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The DSA Project (Decentralization Support Activity)

NOTE: This program ended in 2008. For a current list of programs at the Mossavar-Rahmani Center for Business & Government, click here.

Formally known as the In-Service Training Program in Financial Management

The DSA Project is implemented by the Kennedy School of Government (Mossavar-Rahmani Center for Business & Government) and funded by Development Cooperation Ireland (DCI), the Netherlands Minister for Development Cooperation, the Government of Ethiopia, and the United States Agency for International Development (USAID).


The DSA project provides assistance to the Government of Ethiopia's Civil Service Reform in budgets, accounts and budget planning.

Since 1992 Ethiopia has implemented one of the most ambitious decentralization programs in Africa, indeed of any developing country, by devolving authority to autonomous regions and then sub-regional governments. The Government of Ethiopia initiated a Civil Service Reform in 1996 to build the capacity to implement devolution. The DSA project started in January 1997 and supports the Civil Service Reform through technical assistance in accounting, budgeting, and expenditure planning for Ethiopia's central and eleven regional governments. The project was recently awarded a 29-month multi-million dollar extension from USAID with funding from the Netherlands Aid and Irish Aid agencies. It is slated to run through November 2007.

The DSA project is implementing financial systems that are crucial for Ethiopia to qualify for donor assistance that is desperately needed to alleviate poverty. The implementation is occurring in a difficult context, but one that reflects many of the challenges of development work in Africa. Ethiopia and Eritrea fought a war from 1998-2000. Drought and food crises revisited the country in 1999 and continue to threaten Ethiopians on an unprecedented scale with millions of people at risk of starvation. Ethiopia has the third largest number of HIV / AIDS cases in the world, and faces unrest on virtually all of its borders and within several regions. With terrorist activity increasing in the Horn of Africa, Ethiopia is viewed as a "frontline" state in the war on terror.

But even in this context, the reform of public sector financial systems can play a critical role: in improving the management of scarce resources, building the capacity of the government to deal with crises, and improving service delivery to the rural poor who make up 85 percent of the population. Ethiopia's policy of decentralization is one of the most comprehensive and radical in the world. The government's recent decision to accelerate the decentralization process is a concerted attempt to empower local communities and improve service delivery. The project is assisting the different levels of government to make this policy work by designing and installing appropriate yet efficient financial procedures and trained staff in their use. The in-service training program developed by the project has created a partnership amongst the country's management institutes and over 10,000 government staff responsible for financial management have been trained.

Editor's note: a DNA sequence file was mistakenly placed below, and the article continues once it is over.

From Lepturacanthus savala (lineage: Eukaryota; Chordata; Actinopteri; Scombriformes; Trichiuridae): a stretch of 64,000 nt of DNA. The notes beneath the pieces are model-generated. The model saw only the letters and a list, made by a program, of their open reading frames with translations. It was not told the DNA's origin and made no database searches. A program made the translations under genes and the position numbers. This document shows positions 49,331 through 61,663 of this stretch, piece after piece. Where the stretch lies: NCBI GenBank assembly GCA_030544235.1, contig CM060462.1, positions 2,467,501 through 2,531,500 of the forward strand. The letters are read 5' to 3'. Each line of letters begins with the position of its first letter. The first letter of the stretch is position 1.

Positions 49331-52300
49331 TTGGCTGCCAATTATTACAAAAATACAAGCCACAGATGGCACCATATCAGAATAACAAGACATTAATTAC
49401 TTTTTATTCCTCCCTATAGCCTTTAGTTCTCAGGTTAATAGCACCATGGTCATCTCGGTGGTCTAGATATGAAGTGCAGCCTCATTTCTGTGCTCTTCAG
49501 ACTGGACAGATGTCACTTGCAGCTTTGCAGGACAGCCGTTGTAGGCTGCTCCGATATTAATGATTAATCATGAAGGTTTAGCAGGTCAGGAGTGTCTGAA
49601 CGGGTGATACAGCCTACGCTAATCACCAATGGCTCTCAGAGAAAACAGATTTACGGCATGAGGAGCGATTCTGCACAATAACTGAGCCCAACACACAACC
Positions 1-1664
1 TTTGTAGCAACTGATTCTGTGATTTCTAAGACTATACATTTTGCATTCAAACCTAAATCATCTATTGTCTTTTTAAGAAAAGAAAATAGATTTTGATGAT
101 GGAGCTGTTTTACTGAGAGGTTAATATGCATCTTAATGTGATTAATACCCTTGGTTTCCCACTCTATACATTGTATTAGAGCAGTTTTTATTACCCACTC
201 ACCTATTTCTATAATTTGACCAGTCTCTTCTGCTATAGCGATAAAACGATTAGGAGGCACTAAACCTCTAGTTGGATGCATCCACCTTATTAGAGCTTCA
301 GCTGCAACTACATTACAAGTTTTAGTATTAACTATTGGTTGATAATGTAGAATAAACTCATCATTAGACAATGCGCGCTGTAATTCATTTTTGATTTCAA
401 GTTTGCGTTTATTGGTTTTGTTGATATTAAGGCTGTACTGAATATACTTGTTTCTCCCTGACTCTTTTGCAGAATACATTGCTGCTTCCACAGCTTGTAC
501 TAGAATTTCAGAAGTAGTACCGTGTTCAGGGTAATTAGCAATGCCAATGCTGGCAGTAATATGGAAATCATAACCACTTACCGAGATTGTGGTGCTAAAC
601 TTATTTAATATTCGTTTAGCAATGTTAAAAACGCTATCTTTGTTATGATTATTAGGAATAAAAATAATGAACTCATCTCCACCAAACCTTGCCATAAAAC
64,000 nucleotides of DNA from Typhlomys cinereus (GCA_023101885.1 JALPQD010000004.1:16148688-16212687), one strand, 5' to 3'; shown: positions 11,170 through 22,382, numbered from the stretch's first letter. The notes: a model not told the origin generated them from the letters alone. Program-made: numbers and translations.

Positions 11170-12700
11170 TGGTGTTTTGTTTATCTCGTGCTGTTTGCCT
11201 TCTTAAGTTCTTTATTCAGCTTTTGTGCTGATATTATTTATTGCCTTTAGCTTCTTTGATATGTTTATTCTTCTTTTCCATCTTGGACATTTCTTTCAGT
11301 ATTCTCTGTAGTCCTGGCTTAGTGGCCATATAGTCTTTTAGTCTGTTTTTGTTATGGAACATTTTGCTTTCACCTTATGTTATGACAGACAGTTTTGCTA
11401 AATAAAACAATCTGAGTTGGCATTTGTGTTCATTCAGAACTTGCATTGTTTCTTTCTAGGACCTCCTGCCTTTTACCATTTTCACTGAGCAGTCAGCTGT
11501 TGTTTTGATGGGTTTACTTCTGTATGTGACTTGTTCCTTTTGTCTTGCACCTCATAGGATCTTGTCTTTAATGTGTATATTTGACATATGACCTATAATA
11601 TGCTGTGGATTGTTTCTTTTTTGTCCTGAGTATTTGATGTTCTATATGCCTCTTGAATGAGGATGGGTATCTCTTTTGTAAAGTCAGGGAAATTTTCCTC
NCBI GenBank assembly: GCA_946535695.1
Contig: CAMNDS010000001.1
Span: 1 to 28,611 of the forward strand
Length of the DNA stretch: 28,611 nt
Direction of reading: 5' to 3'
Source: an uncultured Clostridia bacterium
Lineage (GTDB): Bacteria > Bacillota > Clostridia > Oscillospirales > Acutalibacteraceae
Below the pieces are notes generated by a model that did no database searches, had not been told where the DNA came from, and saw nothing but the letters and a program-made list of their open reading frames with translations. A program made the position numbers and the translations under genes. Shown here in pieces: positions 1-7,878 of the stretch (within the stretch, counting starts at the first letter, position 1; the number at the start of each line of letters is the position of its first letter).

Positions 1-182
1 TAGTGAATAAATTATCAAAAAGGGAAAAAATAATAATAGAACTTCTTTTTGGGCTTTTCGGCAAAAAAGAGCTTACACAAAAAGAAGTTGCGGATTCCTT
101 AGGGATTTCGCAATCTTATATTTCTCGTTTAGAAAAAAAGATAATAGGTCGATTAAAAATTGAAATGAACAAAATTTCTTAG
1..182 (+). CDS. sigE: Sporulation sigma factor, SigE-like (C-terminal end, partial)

In addition to training government staff, the DSA project team has designed and built software to manage these new budget, accounting, and expenditure planning systems. These systems support the overall decentralization objective of the federal government and have been rolled out at the federal level across ministries and at the regional level on a pilot basis. While lacking the gloss and panache of many higher profile development projects, the DSA project has been described as "very successful" in a recent World Bank country assessment report (2002) and praised by other donor countries active in Ethiopia. The Ethiopian government itself is extremely satisfied at the assistance it has received through the project, particularly since it successfully reduced its backlog of accounts from six years to one thanks to the project's new accounting systems.

Beyond directly supporting development efforts in Ethiopia, the project provides specific lessons to other countries and donor agencies in several important areas of economic development including: I) understanding the sequence of financial reform in a decentralized system with limited capacity; 2) offering experience in reforming accounting systems from single entry/cash to double entry/modified accrual; 3) understanding the role of sector based medium term expenditure frameworks (MTEFs) in the context of spatial grants, 4) demonstrating a trajectory of reforming a line-item budget to a cost center budget; and 5) managing new modalities of donor support (budget support) in a decentralized system.

Steve Peterson, a Senior Fellow in Development at the Kennedy School of Government, has led the DSA project since its inception and is the Chief of Party. Click here for an August 2005 interview with Dr. Peterson.



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